View Full Version : Windows 7 gets a "9"

12-02-2009, 09:16 PM
Looks like a win for M$ as Maximum PC's review awards a score of 9 to Windows 7.


12-02-2009, 10:13 PM
I like it, I use it a lot now days. File transfers seem faster too compared to XP which is really nice since I work with a lot of big files. The new calculator is actually pretty cool too.

My only real complaint thus far is on the login screen. You can't get by without using a mouse. If you want to login just using the keyboard and need to switch users, you can use the keyboard shortcuts to press the "switch user" button but then on the screen with the current user and the "other user" button, there is no tab stop or keyboard shortcut for the other user button. I thought that was really bizzare. But really that isn't that big of a deal overall.

Creative's Windows 7 drivers are utter crap too but that isn't Microsoft's fault.

12-02-2009, 10:36 PM
Can't you set it to use classic logon or something, oracle?

Also, have you ever heard of TeraCopy? Might be up your street.

12-03-2009, 12:05 AM
The login issue should go away with classic login. If you are part of a domain it reverts to a more classic style of login also, all I need to log into mine is (CTRL+ALT+DEL) and type password.

I went to Vista early, and by comparison Windows 7 is outstanding. I still can't give up my Ubuntu though, and ended up dual booting my laptop with Windows 7 and Ubuntu.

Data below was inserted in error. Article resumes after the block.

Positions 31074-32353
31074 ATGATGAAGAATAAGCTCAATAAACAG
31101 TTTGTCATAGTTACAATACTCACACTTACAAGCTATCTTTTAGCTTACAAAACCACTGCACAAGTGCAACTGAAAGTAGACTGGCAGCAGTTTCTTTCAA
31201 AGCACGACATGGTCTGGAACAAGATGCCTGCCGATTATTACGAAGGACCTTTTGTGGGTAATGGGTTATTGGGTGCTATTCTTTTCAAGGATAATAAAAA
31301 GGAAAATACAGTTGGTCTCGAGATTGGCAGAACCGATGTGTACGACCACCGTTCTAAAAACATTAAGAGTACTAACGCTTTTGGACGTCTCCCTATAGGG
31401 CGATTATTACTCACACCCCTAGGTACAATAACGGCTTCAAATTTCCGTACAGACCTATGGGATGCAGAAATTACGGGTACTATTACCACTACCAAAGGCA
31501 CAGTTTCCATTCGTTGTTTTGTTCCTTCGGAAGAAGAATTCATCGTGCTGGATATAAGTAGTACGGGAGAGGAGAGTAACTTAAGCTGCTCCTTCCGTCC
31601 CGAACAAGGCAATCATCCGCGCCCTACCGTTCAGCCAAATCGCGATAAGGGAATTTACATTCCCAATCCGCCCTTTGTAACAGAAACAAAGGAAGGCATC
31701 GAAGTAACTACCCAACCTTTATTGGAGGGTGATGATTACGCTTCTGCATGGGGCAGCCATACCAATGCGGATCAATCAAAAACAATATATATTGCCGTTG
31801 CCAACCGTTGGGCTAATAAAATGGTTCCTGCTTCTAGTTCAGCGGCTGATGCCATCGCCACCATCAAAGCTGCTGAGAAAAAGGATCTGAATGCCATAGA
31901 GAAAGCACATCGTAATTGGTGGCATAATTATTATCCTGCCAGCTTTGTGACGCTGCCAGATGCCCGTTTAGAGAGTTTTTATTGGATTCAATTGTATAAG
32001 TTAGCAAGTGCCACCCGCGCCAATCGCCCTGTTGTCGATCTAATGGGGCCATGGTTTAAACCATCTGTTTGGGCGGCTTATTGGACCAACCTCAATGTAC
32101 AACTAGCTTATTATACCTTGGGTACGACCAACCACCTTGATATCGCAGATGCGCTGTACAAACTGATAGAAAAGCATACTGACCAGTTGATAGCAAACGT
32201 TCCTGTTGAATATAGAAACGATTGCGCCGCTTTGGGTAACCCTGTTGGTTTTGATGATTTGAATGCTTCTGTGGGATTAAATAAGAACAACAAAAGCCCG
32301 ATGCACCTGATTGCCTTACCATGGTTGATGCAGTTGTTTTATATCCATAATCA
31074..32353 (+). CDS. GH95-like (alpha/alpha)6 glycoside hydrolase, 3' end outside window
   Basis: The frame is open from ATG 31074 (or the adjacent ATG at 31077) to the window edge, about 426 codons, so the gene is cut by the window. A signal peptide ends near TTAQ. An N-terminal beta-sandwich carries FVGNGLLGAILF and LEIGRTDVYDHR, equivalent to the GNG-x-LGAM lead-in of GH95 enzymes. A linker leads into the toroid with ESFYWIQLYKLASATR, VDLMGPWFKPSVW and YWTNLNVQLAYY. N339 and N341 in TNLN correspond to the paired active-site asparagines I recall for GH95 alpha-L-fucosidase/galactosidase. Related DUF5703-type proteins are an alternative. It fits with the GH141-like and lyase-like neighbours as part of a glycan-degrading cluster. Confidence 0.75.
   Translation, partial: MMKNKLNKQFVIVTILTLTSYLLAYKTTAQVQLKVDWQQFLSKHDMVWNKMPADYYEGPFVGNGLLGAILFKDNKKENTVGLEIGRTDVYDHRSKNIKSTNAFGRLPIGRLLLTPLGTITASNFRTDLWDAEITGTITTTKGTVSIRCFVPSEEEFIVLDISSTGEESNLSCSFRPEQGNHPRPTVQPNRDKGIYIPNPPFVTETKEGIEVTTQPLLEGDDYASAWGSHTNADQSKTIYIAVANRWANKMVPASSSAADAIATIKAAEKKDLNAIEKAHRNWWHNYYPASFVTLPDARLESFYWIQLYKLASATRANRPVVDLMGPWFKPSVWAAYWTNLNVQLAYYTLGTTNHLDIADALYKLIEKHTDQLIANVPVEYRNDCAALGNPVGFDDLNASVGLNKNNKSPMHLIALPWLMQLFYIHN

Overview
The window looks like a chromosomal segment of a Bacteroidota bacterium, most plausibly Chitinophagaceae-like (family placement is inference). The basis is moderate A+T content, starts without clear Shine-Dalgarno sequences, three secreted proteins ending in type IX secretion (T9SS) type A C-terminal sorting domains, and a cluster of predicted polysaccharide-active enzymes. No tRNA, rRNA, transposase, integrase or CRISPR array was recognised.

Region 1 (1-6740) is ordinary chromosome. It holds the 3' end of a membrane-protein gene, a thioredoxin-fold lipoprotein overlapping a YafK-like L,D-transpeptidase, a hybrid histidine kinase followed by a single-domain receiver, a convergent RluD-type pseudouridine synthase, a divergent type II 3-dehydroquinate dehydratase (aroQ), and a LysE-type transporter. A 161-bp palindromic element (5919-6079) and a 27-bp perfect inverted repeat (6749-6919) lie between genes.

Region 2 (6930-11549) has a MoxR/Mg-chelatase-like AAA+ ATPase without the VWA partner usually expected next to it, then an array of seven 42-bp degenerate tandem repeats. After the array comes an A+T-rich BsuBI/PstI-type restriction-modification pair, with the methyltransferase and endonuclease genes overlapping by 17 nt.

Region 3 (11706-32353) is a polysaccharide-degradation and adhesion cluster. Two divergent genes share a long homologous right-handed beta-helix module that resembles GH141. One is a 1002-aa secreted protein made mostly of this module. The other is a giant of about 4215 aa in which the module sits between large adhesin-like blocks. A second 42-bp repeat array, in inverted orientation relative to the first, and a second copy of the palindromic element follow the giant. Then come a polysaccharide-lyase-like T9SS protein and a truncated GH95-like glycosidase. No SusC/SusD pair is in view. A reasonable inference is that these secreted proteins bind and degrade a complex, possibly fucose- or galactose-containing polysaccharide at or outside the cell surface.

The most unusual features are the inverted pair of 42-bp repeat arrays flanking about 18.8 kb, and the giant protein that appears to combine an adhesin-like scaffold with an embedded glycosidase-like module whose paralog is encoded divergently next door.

The only real issue I have left is getting correct drivers installed for the network printers at the office, still haven't managed to get valid ones, but I don't need them enough to waste any more time on it.

12-03-2009, 12:20 AM
Also, have you ever heard of TeraCopy? Might be up your street.

Yeah I have, I used it in XP. I get around 65-85MB/sec copying over the network in 7 so I haven't tried using TeraCopy in 7 yet. I should though, I'm curious if the 85MB ceiling is the limit of the drives themselves.

12-03-2009, 12:35 AM
From Wikipedia:

As of 2008, a typical 7200rpm desktop hard drive has a sustained "disk-to-buffer" data transfer rate of about 70 megabytes per second and is generally somewhat higher for 10,000rpm drives. A current widely-used standard for the "buffer-to-computer" interface is 3.0 Gbit/s SATA, which can send about 300 megabyte/s from the buffer to the computer, and thus is still comfortably ahead of today's disk-to-buffer transfer rates. Transfer rate can be influenced by file system fragmentation and the layout of the files.

Assuming they are close to accurate, you probably are hitting near the upper limit of your drive with your numbers. Would be interesting to find out if you get anything extra from TeraCopy.

12-03-2009, 01:52 AM
I'm loving it.